Elon Musk's sports auto will collide with Earth

Cornelia Mascio
Febbraio 18, 2018

It is planned to be on an oval orbit around the Sun. While it is little complicated to regulate the car's future path with accuracy, scientists believe if run enough simulations, they can see which ultimate outcomes are most likely to occur.

In fact, the space-going vehicle with an astronaut-suited mannequin at the wheel may actually collide with our planet eventually, though the chances are fairly small and the time horizon far, far away, researchers found.

If you are interested on where the roadster is at present, you can use this website which gives live updates you to the second on where the auto is presently in orbit. The Roadster may also crash into planet Venus but the chance of this happening is just 2.5 percent. "The repeated encounters lead to a random walk that eventually causes close encounters with other terrestrial planets and the Sun".

"Each time it passes Earth, the auto will get a gravitational kick", says Dan Tamayo, a postdoctoral fellow at the University and co-author of the paper "Depending on the details of these encounters, the Tesla can be kicked onto a wider or smaller orbit, so it's random". The reason behind the possible collision is its "chaotic orbit" and the researchers say that the electric auto could steer into the Earth's orbit and end up crashing.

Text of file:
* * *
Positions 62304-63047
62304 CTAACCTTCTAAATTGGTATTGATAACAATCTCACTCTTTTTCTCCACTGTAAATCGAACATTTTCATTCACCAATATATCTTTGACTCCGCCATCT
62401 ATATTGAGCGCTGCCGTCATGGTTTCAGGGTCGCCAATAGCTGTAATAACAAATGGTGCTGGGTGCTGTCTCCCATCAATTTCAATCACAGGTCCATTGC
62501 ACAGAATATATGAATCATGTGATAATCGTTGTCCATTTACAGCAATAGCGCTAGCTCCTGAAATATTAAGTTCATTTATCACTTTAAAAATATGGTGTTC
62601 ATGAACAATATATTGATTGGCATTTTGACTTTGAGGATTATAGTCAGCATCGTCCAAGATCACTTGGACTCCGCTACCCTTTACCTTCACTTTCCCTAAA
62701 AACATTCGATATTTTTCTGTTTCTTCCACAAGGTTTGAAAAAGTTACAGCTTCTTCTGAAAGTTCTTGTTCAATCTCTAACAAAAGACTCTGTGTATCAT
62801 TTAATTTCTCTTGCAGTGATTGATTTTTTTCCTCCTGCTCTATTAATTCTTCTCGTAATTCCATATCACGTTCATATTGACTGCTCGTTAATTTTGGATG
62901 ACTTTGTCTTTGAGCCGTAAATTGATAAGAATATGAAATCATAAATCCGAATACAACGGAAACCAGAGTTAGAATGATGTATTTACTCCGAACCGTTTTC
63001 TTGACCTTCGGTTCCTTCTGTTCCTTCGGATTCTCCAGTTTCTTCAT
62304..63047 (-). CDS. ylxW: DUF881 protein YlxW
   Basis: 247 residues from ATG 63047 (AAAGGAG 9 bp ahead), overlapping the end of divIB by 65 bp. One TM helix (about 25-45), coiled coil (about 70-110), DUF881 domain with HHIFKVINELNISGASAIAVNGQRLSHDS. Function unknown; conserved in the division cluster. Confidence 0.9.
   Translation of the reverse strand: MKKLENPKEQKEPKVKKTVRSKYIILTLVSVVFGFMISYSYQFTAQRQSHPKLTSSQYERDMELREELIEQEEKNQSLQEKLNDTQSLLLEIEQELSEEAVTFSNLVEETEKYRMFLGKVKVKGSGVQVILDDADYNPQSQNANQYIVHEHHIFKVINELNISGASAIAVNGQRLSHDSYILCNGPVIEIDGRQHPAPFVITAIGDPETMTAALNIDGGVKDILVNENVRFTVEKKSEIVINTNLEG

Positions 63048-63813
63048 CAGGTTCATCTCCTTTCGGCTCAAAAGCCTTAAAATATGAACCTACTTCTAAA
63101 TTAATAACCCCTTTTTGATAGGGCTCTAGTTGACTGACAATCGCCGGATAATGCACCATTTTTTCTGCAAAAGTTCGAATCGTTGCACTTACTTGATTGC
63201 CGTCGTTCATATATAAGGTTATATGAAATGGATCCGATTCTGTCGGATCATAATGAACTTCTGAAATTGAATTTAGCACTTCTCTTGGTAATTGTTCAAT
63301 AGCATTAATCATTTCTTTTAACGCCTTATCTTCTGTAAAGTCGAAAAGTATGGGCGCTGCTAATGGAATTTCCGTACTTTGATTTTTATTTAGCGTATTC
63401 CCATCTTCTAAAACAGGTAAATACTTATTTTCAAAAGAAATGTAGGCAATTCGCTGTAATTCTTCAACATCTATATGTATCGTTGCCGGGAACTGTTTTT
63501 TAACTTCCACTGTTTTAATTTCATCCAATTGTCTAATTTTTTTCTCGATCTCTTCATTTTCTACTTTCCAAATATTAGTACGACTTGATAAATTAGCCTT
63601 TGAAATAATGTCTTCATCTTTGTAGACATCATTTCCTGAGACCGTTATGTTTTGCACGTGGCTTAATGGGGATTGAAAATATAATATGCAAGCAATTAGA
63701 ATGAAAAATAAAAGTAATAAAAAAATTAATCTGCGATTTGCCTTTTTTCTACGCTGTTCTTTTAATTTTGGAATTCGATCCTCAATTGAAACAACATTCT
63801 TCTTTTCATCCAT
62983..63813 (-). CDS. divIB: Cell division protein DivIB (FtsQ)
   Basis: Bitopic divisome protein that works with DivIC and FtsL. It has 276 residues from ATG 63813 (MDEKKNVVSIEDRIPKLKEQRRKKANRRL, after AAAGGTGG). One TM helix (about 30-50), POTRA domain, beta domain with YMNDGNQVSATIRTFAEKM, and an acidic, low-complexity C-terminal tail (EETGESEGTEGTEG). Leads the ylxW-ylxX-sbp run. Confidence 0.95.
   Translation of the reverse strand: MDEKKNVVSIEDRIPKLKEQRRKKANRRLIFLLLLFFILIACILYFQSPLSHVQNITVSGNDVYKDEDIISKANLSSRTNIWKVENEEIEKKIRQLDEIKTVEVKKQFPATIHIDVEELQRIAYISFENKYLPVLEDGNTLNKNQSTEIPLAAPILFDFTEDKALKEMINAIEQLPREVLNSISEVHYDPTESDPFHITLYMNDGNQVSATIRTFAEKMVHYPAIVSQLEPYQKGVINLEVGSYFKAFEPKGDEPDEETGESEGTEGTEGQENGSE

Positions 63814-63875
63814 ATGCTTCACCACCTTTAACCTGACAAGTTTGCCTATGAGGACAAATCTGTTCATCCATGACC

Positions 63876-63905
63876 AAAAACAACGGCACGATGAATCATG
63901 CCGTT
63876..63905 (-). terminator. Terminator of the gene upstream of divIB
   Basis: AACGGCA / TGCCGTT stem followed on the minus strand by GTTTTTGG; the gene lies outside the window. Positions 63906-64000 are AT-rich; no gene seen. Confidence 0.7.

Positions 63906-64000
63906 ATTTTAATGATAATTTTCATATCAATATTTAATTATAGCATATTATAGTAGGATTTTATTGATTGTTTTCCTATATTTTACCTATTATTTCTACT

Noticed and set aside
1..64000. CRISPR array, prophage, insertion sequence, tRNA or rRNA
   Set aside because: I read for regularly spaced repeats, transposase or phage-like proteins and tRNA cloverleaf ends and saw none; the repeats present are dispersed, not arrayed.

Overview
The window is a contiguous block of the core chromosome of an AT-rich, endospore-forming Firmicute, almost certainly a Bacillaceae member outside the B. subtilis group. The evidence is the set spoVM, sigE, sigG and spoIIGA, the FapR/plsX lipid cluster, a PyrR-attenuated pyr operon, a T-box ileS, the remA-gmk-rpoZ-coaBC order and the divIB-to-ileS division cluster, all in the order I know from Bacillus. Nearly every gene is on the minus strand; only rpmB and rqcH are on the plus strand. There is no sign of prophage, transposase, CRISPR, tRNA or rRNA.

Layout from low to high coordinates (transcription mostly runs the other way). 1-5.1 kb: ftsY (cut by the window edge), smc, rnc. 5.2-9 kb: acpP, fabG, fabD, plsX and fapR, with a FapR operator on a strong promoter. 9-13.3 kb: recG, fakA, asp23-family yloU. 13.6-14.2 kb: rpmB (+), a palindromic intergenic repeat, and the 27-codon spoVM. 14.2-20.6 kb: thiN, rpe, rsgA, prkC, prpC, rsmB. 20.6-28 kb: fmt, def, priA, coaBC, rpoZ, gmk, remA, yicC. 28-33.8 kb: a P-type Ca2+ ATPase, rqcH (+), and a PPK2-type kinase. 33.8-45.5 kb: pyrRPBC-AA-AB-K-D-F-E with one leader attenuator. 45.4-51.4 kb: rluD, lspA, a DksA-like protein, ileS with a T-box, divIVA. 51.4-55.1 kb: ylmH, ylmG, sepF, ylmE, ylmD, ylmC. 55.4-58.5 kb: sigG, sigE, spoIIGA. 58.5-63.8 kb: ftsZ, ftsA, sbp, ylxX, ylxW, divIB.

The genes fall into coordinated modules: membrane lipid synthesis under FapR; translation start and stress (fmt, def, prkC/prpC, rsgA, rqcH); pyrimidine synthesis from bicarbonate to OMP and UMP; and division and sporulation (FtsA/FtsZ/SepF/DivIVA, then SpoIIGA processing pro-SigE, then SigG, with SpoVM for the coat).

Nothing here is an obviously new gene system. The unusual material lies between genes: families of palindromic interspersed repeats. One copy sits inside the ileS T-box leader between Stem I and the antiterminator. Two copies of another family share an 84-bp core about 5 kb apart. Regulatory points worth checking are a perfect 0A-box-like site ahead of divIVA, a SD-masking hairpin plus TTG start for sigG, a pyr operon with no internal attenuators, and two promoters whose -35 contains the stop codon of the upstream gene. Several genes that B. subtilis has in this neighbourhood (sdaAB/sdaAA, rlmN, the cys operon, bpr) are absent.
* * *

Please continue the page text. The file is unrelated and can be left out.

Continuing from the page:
Indeed, the Tesla was still visible as a bright, moving dot (to the telescopes, that is) when the vehicle was 500,000 miles (800,000 kilometers) from Earth. With each of this flybys past Earth and other bodies in space, the car's orbit is perturbed and becomes more hard to predict. For that, they ran a computer simulation 240 times to analyze how Tesla roadster's orbit would evolve over the course of 3.5 million years. "Over time the orbit will undergo what's called a random walk, similar to the fluctuations we see in the stock market, that will allow it to wander the inner solar system".

Dr. Rein said that the roadster will be in space for several million years before it hits anything.

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